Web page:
Forum home Plants

Corncockle in full flower 3/12/19 central southend on sea



  • Fishy65 said:
    Thank you Lyn for bringing this thread to my attention. Gary, that is my kind of garden!! I love it. Loads of gorgeous plants and it just goes to show you don't need exotic aliens to create a beautiful scene. Not that I don't have some non-natives, cosmos and nasturtiums are regulars in my tubs. 

    I see you have red valerian Gary. I've got the common variety though I don't think they're actually related? In fact I've got a surplus of young valerian plants in the greenhouse that need homes. Mullein I have but the dark mullein (verbascum nigrum). Viper's Bugloss a great plant too. Oh yes and geum rivale are lovely aren't they, they've produced hybrids in my garden with geum urbanum. Wild Carrot I first grew this year and was loved by hoverflies. 

    Wonderful pictures  :)
    The Valerian appeared out of nowhere in the meadows early days , I never sowed any seed so i'm guessing it sneaked in with some other seeds , it does well and spreads around and because it's not truly native I keep it mostly under control.Wild Carrot would take over completely if I let it as would fox and cubs and Ribwort Plantain . I do have many non natives in the main garden in fact the vast majority are but there's something about our native species and their wonderful common names that touches me inside .

  • I forgot to mention or perhaps brag that in late June early July this summer just gone I had 33 native species in flower at the same time but that includes 2 native water plants and lowly things such as common Daisies Clover and Ivy leaved Toadflax .
  • Common pink Valerian grows out of many of the walls here, you see it everywhere, it must be wind blown.  I do like it - there was some growing in our garden walls  home where I grew up.
  • I've not come across it locally although I would'nt be surprised if it is out there , i'm always on the lookout for rarities or just things that I cannot recognise , last summer at the semi rewilded old Garrison at Shoeburyness I came across a solitary Nottingham Catchfly growing out of one of Colonel Shrapnels old Ammunition bunkers , the Nottingham is almost extinct everywhere so when I brought it to the attention of the ranger there he did'nt even know what it was , it's my only claim to fame albeit only a little .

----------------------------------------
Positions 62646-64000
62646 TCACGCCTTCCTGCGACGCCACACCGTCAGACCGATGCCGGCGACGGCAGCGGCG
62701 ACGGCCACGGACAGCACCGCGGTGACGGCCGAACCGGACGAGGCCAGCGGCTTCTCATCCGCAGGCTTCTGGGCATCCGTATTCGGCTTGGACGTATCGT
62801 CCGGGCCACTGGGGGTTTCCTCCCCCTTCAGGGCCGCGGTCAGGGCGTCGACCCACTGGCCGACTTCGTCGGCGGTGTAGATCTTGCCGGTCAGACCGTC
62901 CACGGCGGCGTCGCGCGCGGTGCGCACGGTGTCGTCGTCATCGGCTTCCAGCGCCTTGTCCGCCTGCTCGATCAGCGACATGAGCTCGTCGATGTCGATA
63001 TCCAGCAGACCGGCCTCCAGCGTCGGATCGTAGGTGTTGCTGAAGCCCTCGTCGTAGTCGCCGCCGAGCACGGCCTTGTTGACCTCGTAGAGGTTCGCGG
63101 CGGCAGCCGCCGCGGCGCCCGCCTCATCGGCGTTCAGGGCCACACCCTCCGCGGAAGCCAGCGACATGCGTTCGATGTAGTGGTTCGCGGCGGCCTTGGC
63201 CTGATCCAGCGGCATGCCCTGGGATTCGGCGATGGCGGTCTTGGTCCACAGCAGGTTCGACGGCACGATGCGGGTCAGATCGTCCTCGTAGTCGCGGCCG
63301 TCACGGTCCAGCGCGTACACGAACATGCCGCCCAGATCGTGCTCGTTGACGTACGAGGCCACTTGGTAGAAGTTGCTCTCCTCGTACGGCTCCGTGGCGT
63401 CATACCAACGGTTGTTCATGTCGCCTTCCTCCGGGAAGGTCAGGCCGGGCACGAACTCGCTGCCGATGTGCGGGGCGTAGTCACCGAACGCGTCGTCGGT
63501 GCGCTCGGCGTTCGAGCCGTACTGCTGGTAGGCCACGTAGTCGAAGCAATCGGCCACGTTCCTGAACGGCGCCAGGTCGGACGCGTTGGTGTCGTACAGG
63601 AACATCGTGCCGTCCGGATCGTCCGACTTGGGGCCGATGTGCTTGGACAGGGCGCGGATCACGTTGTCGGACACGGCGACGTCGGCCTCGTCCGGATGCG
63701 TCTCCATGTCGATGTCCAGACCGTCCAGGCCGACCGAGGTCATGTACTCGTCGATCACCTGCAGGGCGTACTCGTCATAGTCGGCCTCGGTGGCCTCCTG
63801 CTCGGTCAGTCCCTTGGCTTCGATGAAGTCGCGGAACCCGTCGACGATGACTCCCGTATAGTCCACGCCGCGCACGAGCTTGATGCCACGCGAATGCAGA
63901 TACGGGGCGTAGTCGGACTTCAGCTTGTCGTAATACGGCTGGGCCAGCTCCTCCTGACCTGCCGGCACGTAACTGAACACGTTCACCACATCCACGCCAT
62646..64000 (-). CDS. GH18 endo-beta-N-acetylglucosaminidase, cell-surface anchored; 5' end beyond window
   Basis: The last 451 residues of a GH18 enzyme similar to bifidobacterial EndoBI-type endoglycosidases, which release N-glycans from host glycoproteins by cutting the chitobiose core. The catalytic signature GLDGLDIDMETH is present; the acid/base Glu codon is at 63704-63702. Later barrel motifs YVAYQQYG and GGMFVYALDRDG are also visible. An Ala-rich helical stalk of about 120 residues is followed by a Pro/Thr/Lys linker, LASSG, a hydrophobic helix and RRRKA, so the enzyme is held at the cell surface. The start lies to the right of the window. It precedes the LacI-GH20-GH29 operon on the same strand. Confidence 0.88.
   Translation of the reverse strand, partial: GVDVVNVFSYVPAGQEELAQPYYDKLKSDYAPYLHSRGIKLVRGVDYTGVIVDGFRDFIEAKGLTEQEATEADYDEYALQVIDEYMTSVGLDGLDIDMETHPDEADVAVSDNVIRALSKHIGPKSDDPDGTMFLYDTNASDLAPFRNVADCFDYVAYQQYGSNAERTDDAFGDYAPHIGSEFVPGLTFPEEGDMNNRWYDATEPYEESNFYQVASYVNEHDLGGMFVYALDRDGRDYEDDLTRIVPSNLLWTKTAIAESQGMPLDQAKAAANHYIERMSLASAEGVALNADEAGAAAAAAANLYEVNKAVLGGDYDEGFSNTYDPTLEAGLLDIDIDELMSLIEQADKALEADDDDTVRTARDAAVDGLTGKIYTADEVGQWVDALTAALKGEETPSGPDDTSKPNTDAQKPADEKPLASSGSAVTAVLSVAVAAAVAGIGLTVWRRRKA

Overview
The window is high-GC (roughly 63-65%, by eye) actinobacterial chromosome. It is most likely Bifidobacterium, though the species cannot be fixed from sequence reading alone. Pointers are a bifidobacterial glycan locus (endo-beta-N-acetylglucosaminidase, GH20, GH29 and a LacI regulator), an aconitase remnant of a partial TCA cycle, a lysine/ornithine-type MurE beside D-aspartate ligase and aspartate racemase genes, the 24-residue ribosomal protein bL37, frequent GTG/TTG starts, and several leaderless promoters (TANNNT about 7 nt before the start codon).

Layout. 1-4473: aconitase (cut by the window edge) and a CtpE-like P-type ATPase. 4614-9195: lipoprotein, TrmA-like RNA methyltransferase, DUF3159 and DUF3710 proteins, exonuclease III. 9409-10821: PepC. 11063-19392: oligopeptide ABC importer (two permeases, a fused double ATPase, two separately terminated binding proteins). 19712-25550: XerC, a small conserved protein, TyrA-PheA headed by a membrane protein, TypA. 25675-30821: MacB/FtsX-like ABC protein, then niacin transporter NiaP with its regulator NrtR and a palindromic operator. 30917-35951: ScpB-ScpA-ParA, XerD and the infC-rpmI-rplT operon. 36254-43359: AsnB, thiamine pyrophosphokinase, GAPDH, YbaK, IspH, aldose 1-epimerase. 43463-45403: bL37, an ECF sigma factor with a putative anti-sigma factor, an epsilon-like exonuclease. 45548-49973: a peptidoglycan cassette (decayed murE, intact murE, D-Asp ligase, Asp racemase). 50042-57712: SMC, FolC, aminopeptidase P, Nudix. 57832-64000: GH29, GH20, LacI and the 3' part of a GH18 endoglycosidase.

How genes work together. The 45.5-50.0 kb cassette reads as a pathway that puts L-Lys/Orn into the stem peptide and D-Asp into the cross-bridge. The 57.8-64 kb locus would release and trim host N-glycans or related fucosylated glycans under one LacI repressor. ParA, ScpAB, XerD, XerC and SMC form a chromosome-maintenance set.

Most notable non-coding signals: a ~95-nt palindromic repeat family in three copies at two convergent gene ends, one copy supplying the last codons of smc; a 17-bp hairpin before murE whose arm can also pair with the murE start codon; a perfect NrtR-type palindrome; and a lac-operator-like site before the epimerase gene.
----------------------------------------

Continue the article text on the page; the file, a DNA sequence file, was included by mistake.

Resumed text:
• LynLyn DevonPosts: 16,487
    It grows out of the walls here too but even more so in Cornwall.
    that Nottingham Silene is different, did you get some seeds when the ranger wasn’t looking he didn’t seem to have much  idea.
    Gardening on the wild, windy west side of Dartmoor. 

  • No Lyn it had only just started to flower and I would'nt take seeds from such a rare plant that is located within what is basically a nature reserve anyway .I've not had an opportunity to revisit the site yet but i'm hoping they kept it well protected and then spread it's seeds about the old ammunition bunkers and gun emplacements that are one of the features of the site
  • LynLyn DevonPosts: 16,487
    I wouldn’t  just take seeds either, Gary,  but I have got a lovely tall yellow Aquilegia that the seeds just dropped into my hand/ pocket from the Eden  Project,   I think they’d be pleased to share though.  
    Gardening on the wild, windy west side of Dartmoor. 

  • I used to have gorgeous orange and Yellow Aquilegia that lasted about 4 years and despite repeated attempts to get more plants from seed it never would give them to me as I only got off whites mauves and purples from it , strange things Aquilegias they must have a wayward Gene .
  • LynLyn DevonPosts: 16,487
    I think, although I’m not entirely sure, that Aquilegias were originally yellow in the wild form, probably why they stay yellow. 
    Gardening on the wild, windy west side of Dartmoor. 

  • The British wild Columbine is various shades of Purple, it's the Canadian one that bears red and yellow but they are so promiscuous that these days you are likely to find many colours growing out in the wild , with mauvish pinks being fairly common .
Sign In or Register to comment.